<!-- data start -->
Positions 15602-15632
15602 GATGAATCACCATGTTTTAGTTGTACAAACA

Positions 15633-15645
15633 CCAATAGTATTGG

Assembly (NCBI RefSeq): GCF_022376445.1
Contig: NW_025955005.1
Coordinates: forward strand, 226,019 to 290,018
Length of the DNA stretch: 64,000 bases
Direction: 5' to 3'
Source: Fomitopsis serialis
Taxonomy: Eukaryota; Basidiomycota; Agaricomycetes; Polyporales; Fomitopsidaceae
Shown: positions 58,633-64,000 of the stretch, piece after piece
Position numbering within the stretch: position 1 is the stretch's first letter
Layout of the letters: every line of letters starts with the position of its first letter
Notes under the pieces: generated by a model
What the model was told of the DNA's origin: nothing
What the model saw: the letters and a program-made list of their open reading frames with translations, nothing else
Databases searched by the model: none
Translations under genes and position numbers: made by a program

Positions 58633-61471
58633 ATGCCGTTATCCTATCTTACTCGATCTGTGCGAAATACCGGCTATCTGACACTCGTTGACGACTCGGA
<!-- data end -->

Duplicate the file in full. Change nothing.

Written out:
Positions 15602-15632
15602 GATGAATCACCATGTTTTAGTTGTACAAACA

Positions 15633-15645
15633 CCAATAGTATTGG

Assembly (NCBI RefSeq): GCF_022376445.1
Contig: NW_025955005.1
Coordinates: forward strand, 226,019 to 290,018
Length of the DNA stretch: 64,000 bases
Direction: 5' to 3'
Source: Fomitopsis serialis
Taxonomy: Eukaryota; Basidiomycota; Agaricomycetes; Polyporales; Fomitopsidaceae
Shown: positions 58,633-64,000 of the stretch, piece after piece
Position numbering within the stretch: position 1 is the stretch's first letter
Layout of the letters: every line of letters starts with the position of its first letter
Notes under the pieces: generated by a model
What the model was told of the DNA's origin: nothing
What the model saw: the letters and a program-made list of their open reading frames with translations, nothing else
Databases searched by the model: none
Translations under genes and position numbers: made by a program

Positions 58633-61471
58633 ATGCCGTTATCCTATCTTACTCGATCTGTGCGAAATACCGGCTATCTGACACTCGTTGACGACTCGGA